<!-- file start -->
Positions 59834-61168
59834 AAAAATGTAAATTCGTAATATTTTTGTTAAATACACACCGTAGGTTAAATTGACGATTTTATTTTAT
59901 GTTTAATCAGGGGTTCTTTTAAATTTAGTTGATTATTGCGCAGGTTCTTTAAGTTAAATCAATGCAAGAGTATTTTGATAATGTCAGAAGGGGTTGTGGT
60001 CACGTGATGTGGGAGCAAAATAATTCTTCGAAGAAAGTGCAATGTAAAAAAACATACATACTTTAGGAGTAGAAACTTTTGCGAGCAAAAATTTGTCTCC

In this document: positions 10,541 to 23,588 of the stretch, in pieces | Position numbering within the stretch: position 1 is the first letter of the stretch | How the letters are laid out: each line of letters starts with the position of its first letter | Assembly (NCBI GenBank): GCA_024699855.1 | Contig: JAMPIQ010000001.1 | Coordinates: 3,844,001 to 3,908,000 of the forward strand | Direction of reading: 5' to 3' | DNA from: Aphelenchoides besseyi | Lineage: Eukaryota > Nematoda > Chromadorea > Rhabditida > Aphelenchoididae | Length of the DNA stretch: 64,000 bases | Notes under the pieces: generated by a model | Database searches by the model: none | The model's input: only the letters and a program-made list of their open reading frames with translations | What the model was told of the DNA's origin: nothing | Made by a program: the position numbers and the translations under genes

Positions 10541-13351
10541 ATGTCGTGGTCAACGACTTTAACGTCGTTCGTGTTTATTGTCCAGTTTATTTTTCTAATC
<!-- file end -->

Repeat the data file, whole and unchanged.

Positions 59834-61168
59834 AAAAATGTAAATTCGTAATATTTTTGTTAAATACACACCGTAGGTTAAATTGACGATTTTATTTTAT
59901 GTTTAATCAGGGGTTCTTTTAAATTTAGTTGATTATTGCGCAGGTTCTTTAAGTTAAATCAATGCAAGAGTATTTTGATAATGTCAGAAGGGGTTGTGGT
60001 CACGTGATGTGGGAGCAAAATAATTCTTCGAAGAAAGTGCAATGTAAAAAAACATACATACTTTAGGAGTAGAAACTTTTGCGAGCAAAAATTTGTCTCC

In this document: positions 10,541 to 23,588 of the stretch, in pieces | Position numbering within the stretch: position 1 is the first letter of the stretch | How the letters are laid out: each line of letters starts with the position of its first letter | Assembly (NCBI GenBank): GCA_024699855.1 | Contig: JAMPIQ010000001.1 | Coordinates: 3,844,001 to 3,908,000 of the forward strand | Direction of reading: 5' to 3' | DNA from: Aphelenchoides besseyi | Lineage: Eukaryota > Nematoda > Chromadorea > Rhabditida > Aphelenchoididae | Length of the DNA stretch: 64,000 bases | Notes under the pieces: generated by a model | Database searches by the model: none | The model's input: only the letters and a program-made list of their open reading frames with translations | What the model was told of the DNA's origin: nothing | Made by a program: the position numbers and the translations under genes

Positions 10541-13351
10541 ATGTCGTGGTCAACGACTTTAACGTCGTTCGTGTTTATTGTCCAGTTTATTTTTCTAATC